When the toilet is flushed or the kitchen faucet is turned on, it can cause large fluctuations in the temperature of your shower. If you’ve experienced this before, you know the feeling isn’t pleasant. According to the American Burn Association, approximately 24,000 children are taken to the emergency room each year for scalding-related injuries. Anti-scald devices have been around for over 50 years, but they seldom have been included in residential plumbing codes. Many contractors haven’t had experience installing the devices, so they have been largely ignored.
Temperatures of 120 degrees Fahrenheit can burn somebody with five minutes of exposure. While this seems rather unlikely, skin that is exposed to water temperatures of 140 degrees can burn adults within five seconds of exposure and children within just three seconds of exposure. Water heater temperatures are sometimes set at 140 degrees or higher.
Anyone can be a victim of burns from scalding hot water in the home. Infants, young children, older adults, and those with disabilities are more likely to be a victim of scalds. Men are twice as likely as women. Slipping or falling injuries may also occur when a person who is exposed to scalding hot water moves quickly to escape the stream. To prevent such injuries, take a look at some water heating tips for your home.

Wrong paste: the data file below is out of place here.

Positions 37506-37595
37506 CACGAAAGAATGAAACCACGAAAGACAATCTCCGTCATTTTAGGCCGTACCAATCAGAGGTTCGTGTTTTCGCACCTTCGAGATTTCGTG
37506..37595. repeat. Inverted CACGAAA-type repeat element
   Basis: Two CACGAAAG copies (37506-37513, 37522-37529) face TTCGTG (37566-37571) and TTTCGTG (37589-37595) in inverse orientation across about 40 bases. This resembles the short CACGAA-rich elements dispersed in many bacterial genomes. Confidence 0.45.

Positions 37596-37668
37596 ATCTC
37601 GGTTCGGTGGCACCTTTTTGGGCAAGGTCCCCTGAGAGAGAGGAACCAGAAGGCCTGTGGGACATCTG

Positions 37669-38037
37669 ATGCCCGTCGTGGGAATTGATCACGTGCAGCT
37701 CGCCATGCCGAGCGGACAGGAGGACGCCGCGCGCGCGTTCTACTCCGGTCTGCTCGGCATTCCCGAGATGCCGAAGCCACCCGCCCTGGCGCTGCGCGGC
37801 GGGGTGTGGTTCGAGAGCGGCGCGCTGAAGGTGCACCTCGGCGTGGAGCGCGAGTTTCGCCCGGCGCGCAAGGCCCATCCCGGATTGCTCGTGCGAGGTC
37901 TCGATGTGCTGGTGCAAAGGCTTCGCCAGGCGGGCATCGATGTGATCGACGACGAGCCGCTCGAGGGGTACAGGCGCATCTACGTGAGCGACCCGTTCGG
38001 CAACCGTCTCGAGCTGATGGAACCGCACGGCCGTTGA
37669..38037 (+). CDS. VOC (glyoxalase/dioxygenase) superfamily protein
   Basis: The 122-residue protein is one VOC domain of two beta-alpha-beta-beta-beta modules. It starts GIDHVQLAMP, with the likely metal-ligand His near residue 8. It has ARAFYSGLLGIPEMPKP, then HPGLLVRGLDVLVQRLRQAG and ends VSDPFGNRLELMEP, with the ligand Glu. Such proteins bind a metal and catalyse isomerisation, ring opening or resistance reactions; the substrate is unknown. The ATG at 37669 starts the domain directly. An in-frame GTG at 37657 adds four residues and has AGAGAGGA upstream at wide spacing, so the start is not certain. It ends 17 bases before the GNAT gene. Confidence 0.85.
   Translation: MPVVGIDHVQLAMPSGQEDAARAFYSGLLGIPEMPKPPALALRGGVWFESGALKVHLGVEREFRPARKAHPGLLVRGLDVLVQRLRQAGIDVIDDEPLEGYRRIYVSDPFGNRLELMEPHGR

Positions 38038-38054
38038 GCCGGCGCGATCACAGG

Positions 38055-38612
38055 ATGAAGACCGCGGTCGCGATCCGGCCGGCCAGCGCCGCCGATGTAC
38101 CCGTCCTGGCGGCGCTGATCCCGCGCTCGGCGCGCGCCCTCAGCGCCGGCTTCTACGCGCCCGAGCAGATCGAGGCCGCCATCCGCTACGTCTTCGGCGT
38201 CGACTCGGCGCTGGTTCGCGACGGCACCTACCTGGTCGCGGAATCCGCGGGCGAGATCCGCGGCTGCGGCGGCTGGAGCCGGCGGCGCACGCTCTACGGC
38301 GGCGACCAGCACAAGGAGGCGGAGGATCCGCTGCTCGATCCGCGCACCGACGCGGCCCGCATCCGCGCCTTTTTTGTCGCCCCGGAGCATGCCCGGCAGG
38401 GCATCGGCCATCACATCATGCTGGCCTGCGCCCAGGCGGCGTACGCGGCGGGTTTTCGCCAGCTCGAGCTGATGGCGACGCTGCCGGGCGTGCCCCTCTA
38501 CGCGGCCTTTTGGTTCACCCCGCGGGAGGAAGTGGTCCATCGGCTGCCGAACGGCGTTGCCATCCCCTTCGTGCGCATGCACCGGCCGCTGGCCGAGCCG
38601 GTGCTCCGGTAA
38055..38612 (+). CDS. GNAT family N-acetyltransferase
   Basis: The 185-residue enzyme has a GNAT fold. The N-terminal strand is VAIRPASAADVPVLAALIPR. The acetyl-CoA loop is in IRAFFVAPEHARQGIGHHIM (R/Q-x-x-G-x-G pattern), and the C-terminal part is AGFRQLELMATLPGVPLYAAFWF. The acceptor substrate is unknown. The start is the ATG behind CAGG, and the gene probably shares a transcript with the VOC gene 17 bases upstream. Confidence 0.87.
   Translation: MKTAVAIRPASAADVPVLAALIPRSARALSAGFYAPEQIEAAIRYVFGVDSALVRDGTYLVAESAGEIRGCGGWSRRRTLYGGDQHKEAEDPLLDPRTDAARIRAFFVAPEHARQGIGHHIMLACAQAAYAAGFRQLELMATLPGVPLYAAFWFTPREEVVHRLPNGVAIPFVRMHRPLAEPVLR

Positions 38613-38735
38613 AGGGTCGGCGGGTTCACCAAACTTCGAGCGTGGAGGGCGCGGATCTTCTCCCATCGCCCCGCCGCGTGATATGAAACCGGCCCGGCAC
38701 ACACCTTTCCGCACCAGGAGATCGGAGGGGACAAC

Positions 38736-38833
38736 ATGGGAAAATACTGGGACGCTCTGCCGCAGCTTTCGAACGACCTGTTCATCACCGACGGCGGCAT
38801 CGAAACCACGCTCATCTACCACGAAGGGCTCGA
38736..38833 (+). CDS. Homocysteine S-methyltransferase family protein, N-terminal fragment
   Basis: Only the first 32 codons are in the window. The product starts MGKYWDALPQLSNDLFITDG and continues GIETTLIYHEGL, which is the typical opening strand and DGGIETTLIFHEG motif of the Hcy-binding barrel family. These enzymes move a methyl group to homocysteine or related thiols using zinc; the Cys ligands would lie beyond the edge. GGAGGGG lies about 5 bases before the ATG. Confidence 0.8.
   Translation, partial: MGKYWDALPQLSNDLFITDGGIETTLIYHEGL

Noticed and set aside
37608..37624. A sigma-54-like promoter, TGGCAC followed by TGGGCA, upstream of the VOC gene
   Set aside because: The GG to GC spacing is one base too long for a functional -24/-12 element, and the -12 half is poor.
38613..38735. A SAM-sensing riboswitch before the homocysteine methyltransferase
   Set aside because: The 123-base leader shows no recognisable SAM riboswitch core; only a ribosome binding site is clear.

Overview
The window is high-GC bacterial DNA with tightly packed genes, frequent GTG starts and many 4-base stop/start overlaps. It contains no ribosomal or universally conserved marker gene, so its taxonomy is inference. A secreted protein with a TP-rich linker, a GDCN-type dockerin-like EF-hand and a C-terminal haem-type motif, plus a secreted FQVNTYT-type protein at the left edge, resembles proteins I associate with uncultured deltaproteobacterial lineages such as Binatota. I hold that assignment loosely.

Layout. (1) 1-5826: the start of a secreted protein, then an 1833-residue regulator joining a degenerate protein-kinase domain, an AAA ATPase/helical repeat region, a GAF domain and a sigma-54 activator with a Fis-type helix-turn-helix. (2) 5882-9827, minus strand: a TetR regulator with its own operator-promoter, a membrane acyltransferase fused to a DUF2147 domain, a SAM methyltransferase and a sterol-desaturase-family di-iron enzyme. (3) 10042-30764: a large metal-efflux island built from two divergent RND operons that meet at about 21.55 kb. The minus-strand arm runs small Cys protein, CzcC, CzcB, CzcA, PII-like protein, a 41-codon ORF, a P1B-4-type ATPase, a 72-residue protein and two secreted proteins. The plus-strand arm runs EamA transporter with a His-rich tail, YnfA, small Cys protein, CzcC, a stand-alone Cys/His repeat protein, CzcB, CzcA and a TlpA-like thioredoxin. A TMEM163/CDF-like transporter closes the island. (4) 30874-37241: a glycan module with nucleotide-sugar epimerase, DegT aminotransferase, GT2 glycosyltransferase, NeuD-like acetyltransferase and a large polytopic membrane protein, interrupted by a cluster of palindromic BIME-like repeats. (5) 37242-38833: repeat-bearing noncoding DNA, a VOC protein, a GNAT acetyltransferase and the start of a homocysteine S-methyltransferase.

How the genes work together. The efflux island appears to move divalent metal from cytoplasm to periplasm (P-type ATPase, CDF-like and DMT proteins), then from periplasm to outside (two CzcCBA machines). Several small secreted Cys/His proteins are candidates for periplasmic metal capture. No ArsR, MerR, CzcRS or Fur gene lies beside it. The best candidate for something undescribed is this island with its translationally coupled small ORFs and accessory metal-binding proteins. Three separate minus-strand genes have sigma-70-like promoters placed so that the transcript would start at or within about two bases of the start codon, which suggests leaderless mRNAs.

Plumbing codes are quickly changing around the U.S. to include requirements for anti-scald devices or valves. Since anti-scald valves are generally inexpensive, you may look to make the upgrade to your shower room before you or your family becomes a scalding victim. Otherwise, you can adjust the temperature on your water heater to prevent the water temperatures from exceeding 120 degrees.
For more information about anti-scalding devices or other HVAC-related inquiries, please contact us at Pipe Works Services We have been serving Morris, Union, Somerset, and Essex counties since 2000.